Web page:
— Club for Growth goes big for a young Republican in NH-02: Its PAC, Club for Growth Action, has dropped six-figures on an ad buy in New Hampshire to boost Marilinda Garcia, a young state representative seeking the Republican nomination in NH-02. “People in New Hampshire are hurting because their representatives in Concord have an addiction to higher taxes and spending,” Club for Growth President Chris Chocola said in a press release. “Fortunately, the people of New Hampshire have conservatives like Marilinda Garcia fighting for them. Marilinda opposed the gas tax increase and voted against the budget written by liberals in Concord. Concerned citizens should encourage Marilinda to keep standing strong against higher taxes.” Garcia, who faces former state Sen. Gary Lambert and former state Rep. Jim Lawrence in the Republican primary, has received some attention because of her youth and Hispanic heritage. Her fiscally conservative views, however, are why the Club for Growth backed her campaign.

— Remy lampoons IRS over lost emails and damaged hard drives: We got to see Remy perform this live at FreedomFest a couple weekends ago and it instantly became of our favorites. Here’s the description of the video from Reason: “Remy weighs the odds of finding true love and, like a well-time IRS hard drive failure, finds a higher power at work.” Watch it below and, while you’re at it, check out some of Remy’s other work on YouTube.

— Florida Republican nails it on gay marriage: Republicans would do well to listen to Rep. David Jolly (R-FL), who announced his support for gay marriage after a Florida judge struck down the state’s ban. “As a matter of my Christian faith, I believe in traditional marriage,” Jolly said, according to the Washington Post. “But as a matter of Constitutional principle I believe in a form of limited government that protects personal liberty. To me, that means that the sanctity of one’s marriage should be defined by their faith and by their church, not by their state. Accordingly, I believe it is fully appropriate for a state to recognize both traditional marriage as well as same-sex marriage, and therefore I support the recent decision by a Monroe County Circuit Judge.” That’s a completely reasonable approach to this issue and it’s one that more Republicans should take.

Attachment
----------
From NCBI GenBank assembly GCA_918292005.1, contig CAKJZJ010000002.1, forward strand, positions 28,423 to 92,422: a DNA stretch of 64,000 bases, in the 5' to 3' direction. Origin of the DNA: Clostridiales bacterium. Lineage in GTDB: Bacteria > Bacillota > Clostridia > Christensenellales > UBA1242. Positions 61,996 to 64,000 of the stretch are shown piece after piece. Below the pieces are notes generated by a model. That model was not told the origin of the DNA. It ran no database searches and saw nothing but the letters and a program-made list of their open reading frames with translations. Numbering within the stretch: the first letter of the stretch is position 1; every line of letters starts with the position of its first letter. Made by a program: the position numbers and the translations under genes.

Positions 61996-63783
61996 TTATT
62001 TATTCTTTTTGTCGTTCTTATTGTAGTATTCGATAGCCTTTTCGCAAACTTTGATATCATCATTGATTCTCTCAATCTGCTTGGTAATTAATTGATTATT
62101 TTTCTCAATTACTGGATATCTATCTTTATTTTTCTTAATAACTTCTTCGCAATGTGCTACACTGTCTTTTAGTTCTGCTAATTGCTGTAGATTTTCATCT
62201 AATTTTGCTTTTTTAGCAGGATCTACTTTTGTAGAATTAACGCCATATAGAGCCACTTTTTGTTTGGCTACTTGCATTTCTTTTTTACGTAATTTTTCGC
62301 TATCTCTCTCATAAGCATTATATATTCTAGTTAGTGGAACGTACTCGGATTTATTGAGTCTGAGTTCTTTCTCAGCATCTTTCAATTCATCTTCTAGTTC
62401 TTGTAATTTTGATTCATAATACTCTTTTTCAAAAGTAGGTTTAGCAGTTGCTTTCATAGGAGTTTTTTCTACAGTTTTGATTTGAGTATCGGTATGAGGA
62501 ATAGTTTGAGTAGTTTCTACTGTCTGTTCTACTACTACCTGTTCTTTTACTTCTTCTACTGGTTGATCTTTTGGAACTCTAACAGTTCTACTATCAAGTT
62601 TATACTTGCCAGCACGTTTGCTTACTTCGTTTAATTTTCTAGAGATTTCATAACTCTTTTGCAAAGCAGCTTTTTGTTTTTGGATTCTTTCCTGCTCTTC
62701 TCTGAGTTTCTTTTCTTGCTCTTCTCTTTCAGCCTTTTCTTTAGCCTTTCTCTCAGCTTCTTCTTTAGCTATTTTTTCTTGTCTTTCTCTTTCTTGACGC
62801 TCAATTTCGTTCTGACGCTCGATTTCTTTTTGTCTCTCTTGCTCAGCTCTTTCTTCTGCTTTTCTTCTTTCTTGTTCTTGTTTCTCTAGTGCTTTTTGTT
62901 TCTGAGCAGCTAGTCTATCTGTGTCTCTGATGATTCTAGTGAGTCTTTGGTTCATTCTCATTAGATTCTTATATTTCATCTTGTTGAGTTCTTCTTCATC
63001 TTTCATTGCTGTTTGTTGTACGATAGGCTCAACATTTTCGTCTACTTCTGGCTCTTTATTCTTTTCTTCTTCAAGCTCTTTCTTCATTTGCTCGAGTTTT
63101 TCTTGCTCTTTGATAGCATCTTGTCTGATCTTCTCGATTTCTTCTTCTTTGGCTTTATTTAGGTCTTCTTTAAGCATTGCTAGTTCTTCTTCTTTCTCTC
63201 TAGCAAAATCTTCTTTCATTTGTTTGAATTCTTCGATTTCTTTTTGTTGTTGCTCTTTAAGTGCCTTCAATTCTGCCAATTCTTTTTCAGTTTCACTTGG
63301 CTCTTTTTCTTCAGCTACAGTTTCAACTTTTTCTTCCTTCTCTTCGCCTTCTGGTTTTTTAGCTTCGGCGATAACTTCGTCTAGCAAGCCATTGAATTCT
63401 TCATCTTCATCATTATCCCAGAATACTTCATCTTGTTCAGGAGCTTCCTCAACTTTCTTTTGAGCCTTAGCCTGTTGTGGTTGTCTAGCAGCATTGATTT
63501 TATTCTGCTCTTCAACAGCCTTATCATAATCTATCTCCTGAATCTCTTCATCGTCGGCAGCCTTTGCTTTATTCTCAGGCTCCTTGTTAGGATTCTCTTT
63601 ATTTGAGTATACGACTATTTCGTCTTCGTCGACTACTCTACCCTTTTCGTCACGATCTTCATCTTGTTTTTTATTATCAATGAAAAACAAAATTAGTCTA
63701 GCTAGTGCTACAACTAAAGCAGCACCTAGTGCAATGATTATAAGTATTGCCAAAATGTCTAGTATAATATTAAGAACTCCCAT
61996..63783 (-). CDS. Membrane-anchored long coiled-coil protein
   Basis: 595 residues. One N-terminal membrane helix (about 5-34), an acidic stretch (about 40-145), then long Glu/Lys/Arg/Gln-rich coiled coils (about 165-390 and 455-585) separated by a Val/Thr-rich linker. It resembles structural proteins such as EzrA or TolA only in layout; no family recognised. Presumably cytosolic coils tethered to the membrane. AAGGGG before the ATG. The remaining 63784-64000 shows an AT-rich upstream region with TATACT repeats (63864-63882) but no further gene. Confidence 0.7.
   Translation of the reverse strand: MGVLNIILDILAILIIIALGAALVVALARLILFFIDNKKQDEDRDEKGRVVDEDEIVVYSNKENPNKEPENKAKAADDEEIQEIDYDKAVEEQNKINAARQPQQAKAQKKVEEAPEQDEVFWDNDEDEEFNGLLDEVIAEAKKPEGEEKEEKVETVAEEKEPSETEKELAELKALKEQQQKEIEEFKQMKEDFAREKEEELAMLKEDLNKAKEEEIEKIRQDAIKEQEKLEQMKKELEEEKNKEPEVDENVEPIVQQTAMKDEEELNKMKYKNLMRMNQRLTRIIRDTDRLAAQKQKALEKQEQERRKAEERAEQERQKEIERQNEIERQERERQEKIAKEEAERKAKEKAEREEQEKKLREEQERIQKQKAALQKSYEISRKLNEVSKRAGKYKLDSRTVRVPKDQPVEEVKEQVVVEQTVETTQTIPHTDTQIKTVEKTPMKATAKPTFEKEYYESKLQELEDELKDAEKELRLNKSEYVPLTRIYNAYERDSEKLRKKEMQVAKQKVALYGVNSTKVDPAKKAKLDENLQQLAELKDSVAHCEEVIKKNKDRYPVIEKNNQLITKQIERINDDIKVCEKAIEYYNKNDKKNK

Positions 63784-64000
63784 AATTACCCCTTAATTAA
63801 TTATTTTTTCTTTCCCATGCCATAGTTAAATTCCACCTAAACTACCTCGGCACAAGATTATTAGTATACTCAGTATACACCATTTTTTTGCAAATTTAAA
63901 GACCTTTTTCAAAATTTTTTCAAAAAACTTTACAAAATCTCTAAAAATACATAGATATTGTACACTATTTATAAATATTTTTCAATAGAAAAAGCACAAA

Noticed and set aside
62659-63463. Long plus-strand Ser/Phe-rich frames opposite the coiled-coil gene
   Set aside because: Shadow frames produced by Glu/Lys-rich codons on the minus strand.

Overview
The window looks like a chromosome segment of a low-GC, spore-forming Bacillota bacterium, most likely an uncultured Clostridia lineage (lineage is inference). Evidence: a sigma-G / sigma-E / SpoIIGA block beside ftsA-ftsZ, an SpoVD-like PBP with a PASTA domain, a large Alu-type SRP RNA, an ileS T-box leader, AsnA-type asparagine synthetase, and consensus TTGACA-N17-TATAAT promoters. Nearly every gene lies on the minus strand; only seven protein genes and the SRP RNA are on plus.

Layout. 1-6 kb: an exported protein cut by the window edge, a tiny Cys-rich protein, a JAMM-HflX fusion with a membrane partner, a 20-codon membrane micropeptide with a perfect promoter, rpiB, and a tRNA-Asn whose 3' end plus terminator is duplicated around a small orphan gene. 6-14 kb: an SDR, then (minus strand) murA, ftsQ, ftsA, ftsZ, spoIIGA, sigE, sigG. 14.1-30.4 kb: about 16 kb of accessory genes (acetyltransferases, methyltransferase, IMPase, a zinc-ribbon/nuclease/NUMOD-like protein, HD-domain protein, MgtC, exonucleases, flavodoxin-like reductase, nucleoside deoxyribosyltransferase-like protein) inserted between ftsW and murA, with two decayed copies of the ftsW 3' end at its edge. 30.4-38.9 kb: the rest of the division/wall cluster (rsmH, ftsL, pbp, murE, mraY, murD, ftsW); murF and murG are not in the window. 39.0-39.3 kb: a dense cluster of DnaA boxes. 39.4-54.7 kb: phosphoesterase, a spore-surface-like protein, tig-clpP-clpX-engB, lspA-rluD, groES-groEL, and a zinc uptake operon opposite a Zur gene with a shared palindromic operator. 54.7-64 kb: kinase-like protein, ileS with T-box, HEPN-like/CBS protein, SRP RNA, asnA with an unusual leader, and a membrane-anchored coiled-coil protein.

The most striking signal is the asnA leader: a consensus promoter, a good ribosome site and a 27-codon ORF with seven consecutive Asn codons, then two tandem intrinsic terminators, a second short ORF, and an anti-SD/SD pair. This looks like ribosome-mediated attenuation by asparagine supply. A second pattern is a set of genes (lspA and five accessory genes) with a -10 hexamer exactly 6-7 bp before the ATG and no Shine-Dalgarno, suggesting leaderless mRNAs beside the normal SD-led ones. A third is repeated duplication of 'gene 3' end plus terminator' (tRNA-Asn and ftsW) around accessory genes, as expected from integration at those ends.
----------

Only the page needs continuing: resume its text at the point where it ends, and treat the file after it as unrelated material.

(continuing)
— Here’s another reason to really like ridesharing: Reason’s Paul Best points to a study showing that ridesharing services, like Uber and Lyft, could be keeping drunk people off the roads. “Just a few weeks ago, Pittsburgh resident Nate Good published a quick study that offered the first hard evidence that DUI rates may be decreasing in cities where Uber is popular. An analysis of Philadelphia’s data showed an 11.1 percent decrease in the rate of DUIs since ridesharing services were made available, and an even more astonishing 18.5 percent decrease for people under 30,” Best notes. “As everyone knows, however, correlation does not equal causation. Good’s quick number-crunching was too simplistic to draw any overarching conclusions, but it did open the door for future studies. A recent, deeper analysis from Uber makes the case even stronger that ridesharing services may be responsible for a decline in DUIs.”

— Angelina Jolie isn’t a fan of Barack Obama, apparently: So, she may not be as outspoken as her father, actor Jon Voight, and her political views may mostly be a mystery, but actress Angelina Jolie reportedly “thinks Obama is all about welfare and handouts” and is “a socialist in disguise.”

— Birthday: Happy birthday to United Liberty’s own Matthew DesOrmeaux, who turns 34 today. Give Matthew a follow on Twitter at @cynicusprime and wish him a happy birthday. Also, make sure you tell him that the Houston Texans are awful.

Other items we’re reading this morning: